A year ago, someone—that would be me—wrote that 2014 was the year that the federal budget deficit largely disappeared from the political debate. So what about 2015? It was the year that that Congress talked occasionally about deficits, but did more to increase future deficits than reduce them.
For now, they can get away with this. The deficit is, indeed, shrinking. When the books closed on the fiscal year that ended Sept. 30, the deficit came in at $439 billion, about $45 billion less than the year before. Spending was up (5 percent), but revenues were up more (8 percent in part because of recovering economy). Measured against the size of the economy, the most meaningful metric, the deficit amounted to 2.5 percent of Gross Domestic Product (GDP) versus 2.8 percent the year before. That’s below the average of the past 40 years and far from the deficit of nearly 10 percent of GDP recorded during the worst of the Great Recession.
So the deficit doesn’t pose much of a risk right now. The U.S. government is still borrowing billions at very low interest rates and there aren’t any signs that government borrowing is crowding out borrowing by the private sector.
That calm seems to have bred fiscal complacency among many in Congress. They’ve gone from offsetting spending increases with spending cuts or revenue increases, to matching spending increases with accounting gimmicks, to simply voting to increase spending and extend expiring tax breaks. To “pay for” a highway bill, for instance, Congress took $53 billion from the Federal Reserve, draining what is effectively the Fed’s saving account. But that’s a shell game that amounts to moving money from one government pocket to another and claiming you’ve offset spending. Congress lifted the caps it had previously set on annually appropriated spending—and for good reason—but it didn’t fully offset those spending increases with spending cuts elsewhere or with tax increases. And, as it left town in December, Congress didn’t even pretend to offset the cost (nearly $700 billion over 10 years) of extending a variety of expiring tax breaks.
This isn’t a problem today. Indeed, the economy in recent years has been hurt by too much belt-tightening in Washington, not too little. (Don’t believe me? Ask Ben Bernanke.) And that highway-fund gimmick may have been a politically acceptable route to prudent policy—borrowing today to make infrastructure investments that’ll pay off in the future.
But all this threatens to make tomorrow’s problem worse. Today’s large debt leaves the nation less maneuvering room if it needs to borrow a lot in the future—to fight a war or another deep recession. Without a course correction, the debt will grow larger over the next couple of decades as more Baby Boomers become eligible for Social Security and Medicare and as health spending continues to grow faster than nearly anything else on the government’s shopping list. The federal debt held by the public, which amounted to about 35 percent of GDP before the Great Recession, is now about 75 percent of GDP. The latest Congressional Budget Office projections show that current policies will take it to about 103 percent of GDP—and that’s before the latest congressional gimmickry is accounted for. If all this borrowing were going to investments such as infrastructure, R&D and education—spending that could yield dividends in the future—that’d be one thing. But it isn’t. CBO says 85 percent of the projected rise in federal spending over the next decade will go to Social Security, major health-care programs and net interest on the federal debt.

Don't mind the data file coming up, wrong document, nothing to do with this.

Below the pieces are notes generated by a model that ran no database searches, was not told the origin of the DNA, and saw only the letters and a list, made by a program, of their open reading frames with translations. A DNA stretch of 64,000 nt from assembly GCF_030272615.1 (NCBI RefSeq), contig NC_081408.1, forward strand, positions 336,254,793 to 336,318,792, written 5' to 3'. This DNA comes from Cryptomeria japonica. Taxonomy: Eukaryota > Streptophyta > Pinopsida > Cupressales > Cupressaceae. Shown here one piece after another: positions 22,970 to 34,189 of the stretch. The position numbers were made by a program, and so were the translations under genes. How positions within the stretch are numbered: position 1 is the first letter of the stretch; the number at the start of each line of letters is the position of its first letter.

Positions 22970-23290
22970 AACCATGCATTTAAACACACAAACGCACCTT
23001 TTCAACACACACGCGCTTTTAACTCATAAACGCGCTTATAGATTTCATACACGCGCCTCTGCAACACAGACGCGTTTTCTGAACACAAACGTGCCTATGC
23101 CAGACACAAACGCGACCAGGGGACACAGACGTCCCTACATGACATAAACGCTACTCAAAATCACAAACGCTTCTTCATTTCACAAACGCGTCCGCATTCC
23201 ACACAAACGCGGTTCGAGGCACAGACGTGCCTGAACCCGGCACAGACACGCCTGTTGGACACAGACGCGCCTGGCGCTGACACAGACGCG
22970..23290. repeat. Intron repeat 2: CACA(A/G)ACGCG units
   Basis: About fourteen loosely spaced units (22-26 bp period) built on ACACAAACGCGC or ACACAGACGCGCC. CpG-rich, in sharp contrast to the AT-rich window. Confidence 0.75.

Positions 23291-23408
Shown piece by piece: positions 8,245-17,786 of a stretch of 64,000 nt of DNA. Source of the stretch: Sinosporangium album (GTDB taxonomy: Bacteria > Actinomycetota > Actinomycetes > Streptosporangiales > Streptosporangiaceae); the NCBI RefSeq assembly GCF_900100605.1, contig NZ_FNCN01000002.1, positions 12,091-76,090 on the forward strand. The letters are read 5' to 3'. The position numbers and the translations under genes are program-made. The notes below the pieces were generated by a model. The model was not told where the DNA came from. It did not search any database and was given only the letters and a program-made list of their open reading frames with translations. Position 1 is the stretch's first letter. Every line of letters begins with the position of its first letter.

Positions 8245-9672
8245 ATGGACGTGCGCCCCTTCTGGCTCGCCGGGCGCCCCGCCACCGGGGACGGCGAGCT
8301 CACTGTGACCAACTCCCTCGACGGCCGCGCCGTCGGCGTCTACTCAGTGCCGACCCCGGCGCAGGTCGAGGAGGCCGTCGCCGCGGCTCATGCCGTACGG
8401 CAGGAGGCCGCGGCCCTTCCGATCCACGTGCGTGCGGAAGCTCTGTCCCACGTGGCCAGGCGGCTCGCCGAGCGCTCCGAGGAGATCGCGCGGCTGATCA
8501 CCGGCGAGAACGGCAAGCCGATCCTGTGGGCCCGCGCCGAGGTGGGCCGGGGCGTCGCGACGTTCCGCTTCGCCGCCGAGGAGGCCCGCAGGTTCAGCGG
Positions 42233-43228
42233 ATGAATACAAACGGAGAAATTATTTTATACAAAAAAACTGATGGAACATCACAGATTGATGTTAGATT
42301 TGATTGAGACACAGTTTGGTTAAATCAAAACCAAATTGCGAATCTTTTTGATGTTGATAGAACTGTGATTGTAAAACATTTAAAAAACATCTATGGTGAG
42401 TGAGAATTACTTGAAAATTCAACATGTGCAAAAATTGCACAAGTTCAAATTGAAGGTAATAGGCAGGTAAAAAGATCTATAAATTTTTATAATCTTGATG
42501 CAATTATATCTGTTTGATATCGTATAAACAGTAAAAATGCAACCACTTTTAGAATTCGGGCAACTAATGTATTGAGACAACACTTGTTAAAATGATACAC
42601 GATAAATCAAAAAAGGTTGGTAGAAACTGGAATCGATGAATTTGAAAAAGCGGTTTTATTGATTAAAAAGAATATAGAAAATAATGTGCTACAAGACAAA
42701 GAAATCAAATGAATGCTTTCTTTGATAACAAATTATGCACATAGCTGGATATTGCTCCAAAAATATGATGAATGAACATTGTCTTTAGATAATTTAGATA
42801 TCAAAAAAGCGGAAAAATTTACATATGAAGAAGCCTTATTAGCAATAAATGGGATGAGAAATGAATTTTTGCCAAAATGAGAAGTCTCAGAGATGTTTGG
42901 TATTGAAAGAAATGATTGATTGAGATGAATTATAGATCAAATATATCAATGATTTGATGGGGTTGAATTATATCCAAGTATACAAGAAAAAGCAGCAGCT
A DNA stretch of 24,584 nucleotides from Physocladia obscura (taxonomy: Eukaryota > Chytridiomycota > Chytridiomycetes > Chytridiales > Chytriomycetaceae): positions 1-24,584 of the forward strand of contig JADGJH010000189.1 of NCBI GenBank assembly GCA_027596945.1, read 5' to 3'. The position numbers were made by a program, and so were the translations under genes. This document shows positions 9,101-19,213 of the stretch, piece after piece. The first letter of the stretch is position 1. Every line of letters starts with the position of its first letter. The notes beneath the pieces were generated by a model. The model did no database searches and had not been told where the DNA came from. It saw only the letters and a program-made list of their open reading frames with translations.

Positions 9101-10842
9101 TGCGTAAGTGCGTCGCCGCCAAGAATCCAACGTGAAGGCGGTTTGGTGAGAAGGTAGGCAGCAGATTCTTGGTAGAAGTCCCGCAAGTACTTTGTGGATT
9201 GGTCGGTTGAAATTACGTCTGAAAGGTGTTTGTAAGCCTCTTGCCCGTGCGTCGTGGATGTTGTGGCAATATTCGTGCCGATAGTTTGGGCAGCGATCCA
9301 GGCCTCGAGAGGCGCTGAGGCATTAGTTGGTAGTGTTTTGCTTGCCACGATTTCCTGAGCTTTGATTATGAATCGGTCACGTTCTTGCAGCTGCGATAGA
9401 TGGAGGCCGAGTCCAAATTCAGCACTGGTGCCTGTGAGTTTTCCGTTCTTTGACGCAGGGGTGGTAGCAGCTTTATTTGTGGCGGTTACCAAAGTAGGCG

Congress avoided catastrophe in 2015. It didn’t push the U.S. Treasury into defaulting on the federal debt. It didn’t force the government to shut down while it argued over spending bills. It didn’t allow federal transportation spending to halt abruptly for lack of legislative authority. So that’s a relief. But neither did Congress do much of anything to restrain the size of future deficits (which means belt-tightening and tax increases) or to take steps that might spur faster economic growth (which would be good for all, and would help relieve fiscal strains in the future.)
Oh well, there’s always next year.